To replace Dalton, ex-Blodwyn Pig bassist Andy Pyle was added to the group.[5] The band then recorded "Mr. Big Man" in December, which, when added to the album's running order, replaced "In a Foreign Land".[5]

Release and reception[edit]

Professional ratings
Review scores
Source Rating
Allmusic 3.5/5 stars[7]
Blender 2/5 stars[8]
Robert Christgau B−[9]
Rolling Stone (favourable)[10]

Sleepwalker was released during February 1977 in both the US and UK. Although the album, like all Kinks albums since 1967's Something Else by The Kinks, failed to chart in the UK, the album proved to be a success in the US, reaching #21 on the Billboard 200.[11] That following March, the title track of the album, backed with "Full Moon", reached #48 in the US, becoming the first Kinks single to reach the Billboard Hot 100 since "Apeman" in 1970.[12] Its follow-up single, "Juke Box Music", failed to make an impact. Although Clive Davis had originally pushed for "Brother" to be released as a single, comparing its appeal to that of Simon and Garfunkel's "Bridge over Troubled Water", it never saw an official single release.[3]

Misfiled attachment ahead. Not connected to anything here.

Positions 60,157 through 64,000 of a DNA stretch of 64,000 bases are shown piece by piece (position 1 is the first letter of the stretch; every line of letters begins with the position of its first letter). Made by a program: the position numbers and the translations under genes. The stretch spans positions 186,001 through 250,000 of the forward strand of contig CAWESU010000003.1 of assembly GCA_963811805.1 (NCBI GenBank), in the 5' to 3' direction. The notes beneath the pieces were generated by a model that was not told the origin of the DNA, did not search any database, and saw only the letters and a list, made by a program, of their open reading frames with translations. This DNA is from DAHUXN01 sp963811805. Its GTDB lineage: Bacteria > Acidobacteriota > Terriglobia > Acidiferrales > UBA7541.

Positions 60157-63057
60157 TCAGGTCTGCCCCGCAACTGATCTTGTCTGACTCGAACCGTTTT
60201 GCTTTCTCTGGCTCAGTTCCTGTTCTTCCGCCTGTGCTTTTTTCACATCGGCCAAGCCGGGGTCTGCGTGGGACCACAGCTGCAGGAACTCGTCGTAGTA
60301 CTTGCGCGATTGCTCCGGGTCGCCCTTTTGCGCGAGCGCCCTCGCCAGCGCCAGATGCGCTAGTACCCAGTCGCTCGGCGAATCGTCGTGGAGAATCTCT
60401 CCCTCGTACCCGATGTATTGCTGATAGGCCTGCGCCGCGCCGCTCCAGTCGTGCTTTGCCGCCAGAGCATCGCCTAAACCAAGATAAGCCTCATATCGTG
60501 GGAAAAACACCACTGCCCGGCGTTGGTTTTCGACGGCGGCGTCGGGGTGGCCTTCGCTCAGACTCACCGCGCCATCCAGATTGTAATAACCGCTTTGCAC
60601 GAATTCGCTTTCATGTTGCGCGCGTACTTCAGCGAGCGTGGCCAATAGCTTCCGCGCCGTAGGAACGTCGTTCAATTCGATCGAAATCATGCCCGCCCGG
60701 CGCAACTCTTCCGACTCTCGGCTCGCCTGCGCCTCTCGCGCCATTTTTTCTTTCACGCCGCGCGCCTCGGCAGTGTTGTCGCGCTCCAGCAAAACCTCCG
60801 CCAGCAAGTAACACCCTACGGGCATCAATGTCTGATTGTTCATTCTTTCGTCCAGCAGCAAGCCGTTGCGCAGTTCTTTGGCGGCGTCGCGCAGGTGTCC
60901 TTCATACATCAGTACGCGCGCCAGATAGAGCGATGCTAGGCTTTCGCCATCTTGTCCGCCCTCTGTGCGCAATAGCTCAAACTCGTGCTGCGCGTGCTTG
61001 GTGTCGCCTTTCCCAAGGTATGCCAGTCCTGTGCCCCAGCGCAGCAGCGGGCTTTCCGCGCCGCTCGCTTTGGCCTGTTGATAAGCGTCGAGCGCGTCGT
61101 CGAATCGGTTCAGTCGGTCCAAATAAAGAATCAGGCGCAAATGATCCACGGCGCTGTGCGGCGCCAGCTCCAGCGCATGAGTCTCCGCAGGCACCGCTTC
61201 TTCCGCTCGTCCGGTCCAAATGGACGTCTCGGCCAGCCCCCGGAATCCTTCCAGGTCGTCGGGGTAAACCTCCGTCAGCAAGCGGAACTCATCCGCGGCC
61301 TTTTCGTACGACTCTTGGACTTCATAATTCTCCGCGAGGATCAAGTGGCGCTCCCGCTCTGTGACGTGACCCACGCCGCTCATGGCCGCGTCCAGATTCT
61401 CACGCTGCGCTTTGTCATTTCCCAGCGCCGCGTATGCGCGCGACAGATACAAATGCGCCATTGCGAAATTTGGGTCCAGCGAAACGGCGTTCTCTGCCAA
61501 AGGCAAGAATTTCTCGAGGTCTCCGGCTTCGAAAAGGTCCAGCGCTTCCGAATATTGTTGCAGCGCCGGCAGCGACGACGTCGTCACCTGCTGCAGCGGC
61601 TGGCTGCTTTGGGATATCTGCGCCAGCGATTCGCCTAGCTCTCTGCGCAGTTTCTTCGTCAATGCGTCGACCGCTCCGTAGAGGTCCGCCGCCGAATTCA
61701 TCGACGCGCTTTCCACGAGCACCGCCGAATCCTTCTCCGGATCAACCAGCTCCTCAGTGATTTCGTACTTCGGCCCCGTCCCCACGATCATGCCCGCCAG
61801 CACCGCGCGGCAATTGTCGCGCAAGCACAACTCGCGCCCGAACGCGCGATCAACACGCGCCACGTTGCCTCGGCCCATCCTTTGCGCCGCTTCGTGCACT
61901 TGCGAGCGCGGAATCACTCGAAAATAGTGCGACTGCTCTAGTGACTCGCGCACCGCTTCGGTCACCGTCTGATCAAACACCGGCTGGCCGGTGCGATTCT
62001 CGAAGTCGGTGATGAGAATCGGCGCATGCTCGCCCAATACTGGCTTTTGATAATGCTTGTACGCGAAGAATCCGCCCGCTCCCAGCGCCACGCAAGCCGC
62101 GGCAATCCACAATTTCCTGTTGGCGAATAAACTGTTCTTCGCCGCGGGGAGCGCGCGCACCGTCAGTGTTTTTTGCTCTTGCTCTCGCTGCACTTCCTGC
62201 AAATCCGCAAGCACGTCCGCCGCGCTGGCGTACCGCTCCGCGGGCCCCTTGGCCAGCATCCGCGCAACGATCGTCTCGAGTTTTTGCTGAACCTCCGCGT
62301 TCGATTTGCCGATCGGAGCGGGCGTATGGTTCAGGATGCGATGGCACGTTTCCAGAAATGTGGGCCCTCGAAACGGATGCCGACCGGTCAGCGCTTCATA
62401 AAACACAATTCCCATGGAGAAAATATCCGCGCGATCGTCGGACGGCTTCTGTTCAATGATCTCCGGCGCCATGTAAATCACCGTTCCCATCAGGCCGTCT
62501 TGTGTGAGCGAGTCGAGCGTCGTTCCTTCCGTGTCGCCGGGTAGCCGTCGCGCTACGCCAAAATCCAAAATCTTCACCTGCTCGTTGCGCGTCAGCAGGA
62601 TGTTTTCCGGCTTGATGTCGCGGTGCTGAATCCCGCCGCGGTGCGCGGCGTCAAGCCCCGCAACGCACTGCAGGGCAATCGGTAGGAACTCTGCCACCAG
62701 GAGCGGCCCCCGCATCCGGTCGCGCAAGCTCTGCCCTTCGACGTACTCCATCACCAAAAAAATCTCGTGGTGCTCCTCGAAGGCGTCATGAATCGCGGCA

Critical reaction to the album was generally positive, an improvement on the band's previous reception during their theatrical incarnation. Sleepwalker was lauded by Billy Altman of Rolling Stone, who said, "The Kinks' playing on Sleepwalker is easily their most powerful since 'Lola'.[11] In the UK, Allan Jones in Melody Maker praised the album, saying, that Sleepwalker "emphatically testifies to the dramatic artistic revival of Raymond Douglas Davies, whose supreme talents as a writer have been so distressingly overlooked during the first half of [the 1970s]. [Sleepwalker] really is the group's strongest and most organised album in years."[11] Giovanni Dadomo of Sounds was less approving, saying, "it's not the great new album one always hopes for."[11]